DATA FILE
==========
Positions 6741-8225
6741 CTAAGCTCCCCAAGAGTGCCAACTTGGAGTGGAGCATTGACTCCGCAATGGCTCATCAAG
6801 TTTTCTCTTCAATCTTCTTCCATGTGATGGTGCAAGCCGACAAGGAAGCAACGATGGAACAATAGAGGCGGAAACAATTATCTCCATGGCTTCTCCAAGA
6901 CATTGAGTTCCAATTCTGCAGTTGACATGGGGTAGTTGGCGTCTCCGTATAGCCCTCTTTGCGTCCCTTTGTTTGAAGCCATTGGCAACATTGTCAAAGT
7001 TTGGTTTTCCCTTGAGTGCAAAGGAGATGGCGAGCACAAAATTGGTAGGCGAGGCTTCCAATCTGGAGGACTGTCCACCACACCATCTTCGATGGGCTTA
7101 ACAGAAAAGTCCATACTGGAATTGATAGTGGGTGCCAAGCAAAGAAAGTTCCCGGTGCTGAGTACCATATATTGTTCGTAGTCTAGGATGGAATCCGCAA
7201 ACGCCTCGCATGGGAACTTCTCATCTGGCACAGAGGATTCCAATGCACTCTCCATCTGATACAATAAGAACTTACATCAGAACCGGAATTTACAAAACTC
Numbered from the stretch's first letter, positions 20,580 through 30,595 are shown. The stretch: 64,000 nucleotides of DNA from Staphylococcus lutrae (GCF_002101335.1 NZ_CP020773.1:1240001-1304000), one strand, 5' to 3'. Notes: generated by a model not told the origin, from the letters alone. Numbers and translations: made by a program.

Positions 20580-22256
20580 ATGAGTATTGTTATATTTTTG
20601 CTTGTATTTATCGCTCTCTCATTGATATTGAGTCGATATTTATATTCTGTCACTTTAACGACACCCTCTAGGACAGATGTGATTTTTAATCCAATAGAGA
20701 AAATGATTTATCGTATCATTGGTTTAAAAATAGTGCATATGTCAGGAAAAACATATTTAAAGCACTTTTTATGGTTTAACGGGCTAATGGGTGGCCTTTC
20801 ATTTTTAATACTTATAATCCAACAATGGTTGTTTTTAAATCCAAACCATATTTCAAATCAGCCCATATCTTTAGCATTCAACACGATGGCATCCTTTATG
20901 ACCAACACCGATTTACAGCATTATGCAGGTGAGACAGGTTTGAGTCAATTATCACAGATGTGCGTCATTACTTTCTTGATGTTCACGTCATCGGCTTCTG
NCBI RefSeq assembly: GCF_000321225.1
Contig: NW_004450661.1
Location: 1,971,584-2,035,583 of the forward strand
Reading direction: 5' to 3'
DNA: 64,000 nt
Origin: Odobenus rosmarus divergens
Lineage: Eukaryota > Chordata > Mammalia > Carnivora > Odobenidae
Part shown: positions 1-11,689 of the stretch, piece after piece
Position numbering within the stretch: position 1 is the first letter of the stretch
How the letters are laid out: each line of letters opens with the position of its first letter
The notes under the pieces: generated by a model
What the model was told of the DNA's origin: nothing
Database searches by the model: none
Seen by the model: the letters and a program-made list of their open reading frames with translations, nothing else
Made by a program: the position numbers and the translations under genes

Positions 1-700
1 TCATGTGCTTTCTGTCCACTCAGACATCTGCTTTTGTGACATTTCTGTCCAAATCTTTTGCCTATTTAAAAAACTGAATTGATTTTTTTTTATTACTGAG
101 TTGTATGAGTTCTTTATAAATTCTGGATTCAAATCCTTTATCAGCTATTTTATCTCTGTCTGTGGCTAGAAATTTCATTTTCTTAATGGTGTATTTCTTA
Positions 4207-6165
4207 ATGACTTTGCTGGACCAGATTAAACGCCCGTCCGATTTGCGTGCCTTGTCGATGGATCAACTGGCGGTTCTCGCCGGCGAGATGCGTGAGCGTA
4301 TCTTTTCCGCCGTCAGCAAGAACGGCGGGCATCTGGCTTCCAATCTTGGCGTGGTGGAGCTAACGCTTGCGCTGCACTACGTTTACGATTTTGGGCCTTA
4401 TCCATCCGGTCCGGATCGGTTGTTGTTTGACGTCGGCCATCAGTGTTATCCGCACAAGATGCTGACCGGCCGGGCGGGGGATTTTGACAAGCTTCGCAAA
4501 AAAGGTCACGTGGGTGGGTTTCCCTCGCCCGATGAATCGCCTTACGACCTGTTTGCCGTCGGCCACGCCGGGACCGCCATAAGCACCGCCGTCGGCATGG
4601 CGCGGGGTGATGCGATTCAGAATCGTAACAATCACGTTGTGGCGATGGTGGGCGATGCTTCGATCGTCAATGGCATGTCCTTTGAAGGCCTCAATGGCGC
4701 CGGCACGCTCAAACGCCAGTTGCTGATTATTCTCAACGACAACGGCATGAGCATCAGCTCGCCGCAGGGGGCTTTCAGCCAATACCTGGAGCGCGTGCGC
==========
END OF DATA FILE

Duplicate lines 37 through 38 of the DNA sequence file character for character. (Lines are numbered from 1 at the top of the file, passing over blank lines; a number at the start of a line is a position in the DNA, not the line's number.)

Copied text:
4501 AAAGGTCACGTGGGTGGGTTTCCCTCGCCCGATGAATCGCCTTACGACCTGTTTGCCGTCGGCCACGCCGGGACCGCCATAAGCACCGCCGTCGGCATGG
4601 CGCGGGGTGATGCGATTCAGAATCGTAACAATCACGTTGTGGCGATGGTGGGCGATGCTTCGATCGTCAATGGCATGTCCTTTGAAGGCCTCAATGGCGC